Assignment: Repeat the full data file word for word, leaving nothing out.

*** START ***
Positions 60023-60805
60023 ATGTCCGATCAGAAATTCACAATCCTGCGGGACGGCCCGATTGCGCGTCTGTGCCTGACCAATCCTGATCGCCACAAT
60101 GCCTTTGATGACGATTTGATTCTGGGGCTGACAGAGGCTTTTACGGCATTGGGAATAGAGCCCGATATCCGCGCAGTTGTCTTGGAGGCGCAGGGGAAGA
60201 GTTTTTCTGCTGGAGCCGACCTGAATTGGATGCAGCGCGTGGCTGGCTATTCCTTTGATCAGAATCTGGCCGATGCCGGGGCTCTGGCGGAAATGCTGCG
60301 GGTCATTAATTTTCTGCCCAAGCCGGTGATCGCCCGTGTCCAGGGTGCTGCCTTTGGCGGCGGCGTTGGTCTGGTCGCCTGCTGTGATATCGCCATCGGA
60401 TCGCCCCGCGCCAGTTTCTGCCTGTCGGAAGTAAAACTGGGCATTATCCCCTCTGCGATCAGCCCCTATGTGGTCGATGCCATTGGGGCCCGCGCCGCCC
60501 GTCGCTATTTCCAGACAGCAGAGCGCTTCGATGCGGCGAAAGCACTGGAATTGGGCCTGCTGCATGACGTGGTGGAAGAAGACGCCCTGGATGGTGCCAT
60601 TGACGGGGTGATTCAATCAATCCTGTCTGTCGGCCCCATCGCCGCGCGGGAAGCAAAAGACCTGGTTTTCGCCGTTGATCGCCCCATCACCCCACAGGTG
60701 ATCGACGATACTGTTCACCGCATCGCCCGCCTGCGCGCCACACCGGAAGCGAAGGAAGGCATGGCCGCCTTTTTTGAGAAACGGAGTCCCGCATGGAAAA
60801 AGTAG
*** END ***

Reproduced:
Positions 60023-60805
60023 ATGTCCGATCAGAAATTCACAATCCTGCGGGACGGCCCGATTGCGCGTCTGTGCCTGACCAATCCTGATCGCCACAAT
60101 GCCTTTGATGACGATTTGATTCTGGGGCTGACAGAGGCTTTTACGGCATTGGGAATAGAGCCCGATATCCGCGCAGTTGTCTTGGAGGCGCAGGGGAAGA
60201 GTTTTTCTGCTGGAGCCGACCTGAATTGGATGCAGCGCGTGGCTGGCTATTCCTTTGATCAGAATCTGGCCGATGCCGGGGCTCTGGCGGAAATGCTGCG
60301 GGTCATTAATTTTCTGCCCAAGCCGGTGATCGCCCGTGTCCAGGGTGCTGCCTTTGGCGGCGGCGTTGGTCTGGTCGCCTGCTGTGATATCGCCATCGGA
60401 TCGCCCCGCGCCAGTTTCTGCCTGTCGGAAGTAAAACTGGGCATTATCCCCTCTGCGATCAGCCCCTATGTGGTCGATGCCATTGGGGCCCGCGCCGCCC
60501 GTCGCTATTTCCAGACAGCAGAGCGCTTCGATGCGGCGAAAGCACTGGAATTGGGCCTGCTGCATGACGTGGTGGAAGAAGACGCCCTGGATGGTGCCAT
60601 TGACGGGGTGATTCAATCAATCCTGTCTGTCGGCCCCATCGCCGCGCGGGAAGCAAAAGACCTGGTTTTCGCCGTTGATCGCCCCATCACCCCACAGGTG
60701 ATCGACGATACTGTTCACCGCATCGCCCGCCTGCGCGCCACACCGGAAGCGAAGGAAGGCATGGCCGCCTTTTTTGAGAAACGGAGTCCCGCATGGAAAA
60801 AGTAG